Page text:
YEP Letters: January 5

Check out today's YEP letters

By The Newsroom
Thursday, 5th January 2017, 6:00 am
Updated Monday, 9th January 2017, 12:12 pm
Flooding in Kirkstall Road.  27 December 2015.  Picture Bruce Rollinson
Flooding in Kirkstall Road. 27 December 2015. Picture Bruce Rollinson

Spend cash to stop more floods

A Hague, Leeds 9

I notice that Leeds City Council intend spending many millions to improve transport and railways but why not spend some on preventing more flooding on Kirkstall Road?

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Surely widening the River Aire by a metre for five miles would solve it for a fraction of the money (£270m) that is planned to spend.

Maybe directing flood water to go into disused mines would be a cheaper way of solving the problem.

‘Scandalous conduct’ over council tax

James Kirk, Middleton

As we move into the new year facing a council tax increase of four per cent, I find it increasingly irksome the more I read into the scandalous conduct of several councillors who deliberately made a conscious decision to avoid making payments that the rest of us mere mortals are subject to.

The council has named only two of the four councillors issued with liability orders, and refuses to say whether there are more who received a summons, but subsequently paid any monies owed to avoid being made subject to a court order.

Both councillors identified issued contrite, apologetic statements containing such phrases as: “I have no excuse for not keeping on top of my bills.” “An unacceptable oversight.”

A clear admission of opprobrious conduct!

There are several issues I feel have yet to be fully addressed and answered by the executive committee.

A liability order is the final stage in recovering money owed. An option only taken when all other avenues have been exhausted.

How could councillors elected to represent the people be allowed to repeatedly ignore the requests for payments prior to the order being issued?

Leeds City Council has said that none of its councillors took part in annual budget meetings over the last two years while being in council tax arrears, as it is an offence to vote in such meetings if they are more than two months in arrears.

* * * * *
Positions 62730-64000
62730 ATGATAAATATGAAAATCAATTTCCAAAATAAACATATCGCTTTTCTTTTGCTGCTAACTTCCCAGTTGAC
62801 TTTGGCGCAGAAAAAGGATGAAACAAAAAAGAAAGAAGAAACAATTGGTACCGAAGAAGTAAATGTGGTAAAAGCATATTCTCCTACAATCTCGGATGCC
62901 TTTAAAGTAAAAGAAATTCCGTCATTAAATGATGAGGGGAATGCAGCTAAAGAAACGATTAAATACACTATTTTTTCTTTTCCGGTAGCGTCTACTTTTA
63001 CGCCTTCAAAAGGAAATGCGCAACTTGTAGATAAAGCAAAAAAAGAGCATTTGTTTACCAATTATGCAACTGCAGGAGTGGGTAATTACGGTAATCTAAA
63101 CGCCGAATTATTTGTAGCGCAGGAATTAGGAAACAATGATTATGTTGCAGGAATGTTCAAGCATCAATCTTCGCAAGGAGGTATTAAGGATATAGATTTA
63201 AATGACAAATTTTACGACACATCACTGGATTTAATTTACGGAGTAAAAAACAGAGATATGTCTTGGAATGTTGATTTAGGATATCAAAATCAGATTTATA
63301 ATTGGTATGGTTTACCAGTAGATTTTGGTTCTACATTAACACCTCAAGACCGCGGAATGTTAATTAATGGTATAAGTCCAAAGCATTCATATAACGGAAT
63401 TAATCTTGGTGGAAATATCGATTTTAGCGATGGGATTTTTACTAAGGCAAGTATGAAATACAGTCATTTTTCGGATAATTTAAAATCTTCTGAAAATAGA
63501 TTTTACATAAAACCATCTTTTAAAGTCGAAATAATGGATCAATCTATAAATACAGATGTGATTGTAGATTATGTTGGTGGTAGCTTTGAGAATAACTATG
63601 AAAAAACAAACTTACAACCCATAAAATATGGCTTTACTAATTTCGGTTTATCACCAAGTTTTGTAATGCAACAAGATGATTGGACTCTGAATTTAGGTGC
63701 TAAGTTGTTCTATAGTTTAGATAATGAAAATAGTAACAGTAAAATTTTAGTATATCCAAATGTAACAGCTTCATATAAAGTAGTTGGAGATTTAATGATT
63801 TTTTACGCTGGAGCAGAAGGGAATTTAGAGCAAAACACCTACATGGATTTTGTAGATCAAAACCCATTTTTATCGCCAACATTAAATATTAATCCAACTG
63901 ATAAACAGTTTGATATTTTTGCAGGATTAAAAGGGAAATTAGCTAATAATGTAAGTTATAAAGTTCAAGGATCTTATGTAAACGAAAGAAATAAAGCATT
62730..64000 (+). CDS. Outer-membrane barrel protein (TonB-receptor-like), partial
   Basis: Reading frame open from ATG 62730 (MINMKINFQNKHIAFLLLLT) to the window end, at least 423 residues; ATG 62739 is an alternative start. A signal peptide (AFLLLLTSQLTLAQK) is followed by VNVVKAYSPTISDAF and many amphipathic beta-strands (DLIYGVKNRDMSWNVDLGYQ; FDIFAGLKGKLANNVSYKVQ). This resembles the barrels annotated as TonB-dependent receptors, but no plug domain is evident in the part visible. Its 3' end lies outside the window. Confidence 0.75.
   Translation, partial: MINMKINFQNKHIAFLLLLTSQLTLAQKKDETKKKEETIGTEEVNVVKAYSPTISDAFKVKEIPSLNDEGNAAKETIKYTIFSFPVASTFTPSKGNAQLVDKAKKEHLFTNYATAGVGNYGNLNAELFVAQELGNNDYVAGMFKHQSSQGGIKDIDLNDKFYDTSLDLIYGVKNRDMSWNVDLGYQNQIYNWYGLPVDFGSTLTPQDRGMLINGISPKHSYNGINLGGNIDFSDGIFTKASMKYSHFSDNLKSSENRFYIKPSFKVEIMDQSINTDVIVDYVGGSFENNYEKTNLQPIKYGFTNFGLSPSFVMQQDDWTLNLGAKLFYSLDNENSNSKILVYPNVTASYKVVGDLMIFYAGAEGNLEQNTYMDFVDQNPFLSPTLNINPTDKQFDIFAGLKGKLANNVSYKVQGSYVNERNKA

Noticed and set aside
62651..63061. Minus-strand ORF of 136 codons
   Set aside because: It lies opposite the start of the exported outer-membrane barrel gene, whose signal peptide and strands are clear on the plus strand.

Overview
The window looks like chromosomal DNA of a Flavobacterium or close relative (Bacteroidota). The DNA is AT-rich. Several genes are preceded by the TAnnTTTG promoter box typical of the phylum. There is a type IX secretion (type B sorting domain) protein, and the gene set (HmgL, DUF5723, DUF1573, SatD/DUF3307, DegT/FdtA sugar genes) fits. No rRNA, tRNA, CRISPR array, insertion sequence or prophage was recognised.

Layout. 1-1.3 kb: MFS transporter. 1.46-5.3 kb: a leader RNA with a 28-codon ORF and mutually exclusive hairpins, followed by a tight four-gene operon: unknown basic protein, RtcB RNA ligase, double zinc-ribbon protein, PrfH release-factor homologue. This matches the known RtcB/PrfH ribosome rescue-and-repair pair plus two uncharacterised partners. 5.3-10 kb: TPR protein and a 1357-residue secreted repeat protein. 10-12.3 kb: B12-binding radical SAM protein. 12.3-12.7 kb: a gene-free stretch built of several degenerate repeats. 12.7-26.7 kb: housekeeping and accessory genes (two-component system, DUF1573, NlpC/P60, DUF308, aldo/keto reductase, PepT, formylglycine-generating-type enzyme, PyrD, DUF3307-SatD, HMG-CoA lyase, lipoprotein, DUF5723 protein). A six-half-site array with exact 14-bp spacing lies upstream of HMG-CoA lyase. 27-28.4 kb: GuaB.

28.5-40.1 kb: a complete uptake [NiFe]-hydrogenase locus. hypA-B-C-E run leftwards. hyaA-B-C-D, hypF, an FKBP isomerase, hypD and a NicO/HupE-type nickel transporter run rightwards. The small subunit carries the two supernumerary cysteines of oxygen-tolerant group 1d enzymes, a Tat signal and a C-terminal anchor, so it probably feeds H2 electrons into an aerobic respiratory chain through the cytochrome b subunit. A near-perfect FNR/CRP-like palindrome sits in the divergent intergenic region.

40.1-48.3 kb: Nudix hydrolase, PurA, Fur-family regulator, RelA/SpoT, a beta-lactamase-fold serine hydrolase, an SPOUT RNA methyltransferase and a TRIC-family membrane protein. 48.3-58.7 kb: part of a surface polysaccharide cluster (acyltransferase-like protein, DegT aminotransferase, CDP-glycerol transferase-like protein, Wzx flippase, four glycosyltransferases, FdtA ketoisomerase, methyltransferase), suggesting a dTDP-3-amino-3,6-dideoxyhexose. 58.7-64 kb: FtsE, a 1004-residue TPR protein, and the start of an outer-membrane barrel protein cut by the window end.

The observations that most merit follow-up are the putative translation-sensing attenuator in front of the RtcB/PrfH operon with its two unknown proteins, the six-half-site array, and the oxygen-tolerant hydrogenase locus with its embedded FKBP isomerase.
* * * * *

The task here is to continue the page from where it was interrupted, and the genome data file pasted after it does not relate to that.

Two years! How long were they allowed to be in arrears? And how many were in arrears over a two year period?

If the council can get your employer to pay your unpaid council tax direct from your wages, why could it not deduct money from councillors allowances, when a council statement reads ‘We would rather make suitable payment arrangements with you than use powers granted by the magistrate.’

What personal reasons prevent the council from naming one of the four councillors taken to court for failing to pay their council tax bills? When ‘personal reasons’ is not a legitimate excuse for committing an offence.

It was the name of the individual that was requested, his or her circumstances prior to, or after the offence are irrelevant.

Should identifying the individual be so traumatic, surely that person is not at present in a fit state to perform their civic duty.

Right to choose on travel

Julie Stephenson, Morley

Well done Councillor Richard Lewis.

I really enjoyed reading your letter (Letters, December 26) about gritting the roads and cycle lanes. I start work early on a morning (4am) and often see the gritters out and about.

The use of the cycle lanes is getting more and more popular. People should have the right to choose which way to travel.

Some of the drivers need to open their eyes!

Ode to Frank

Geoff Hall, Alwoodley

HERE is an ode to 25 years of walking with Wilkinson in the YEP:

Frank and Pauline - what a team,

Walking the Dales has been a dream,

For many a year they’ve done us proud,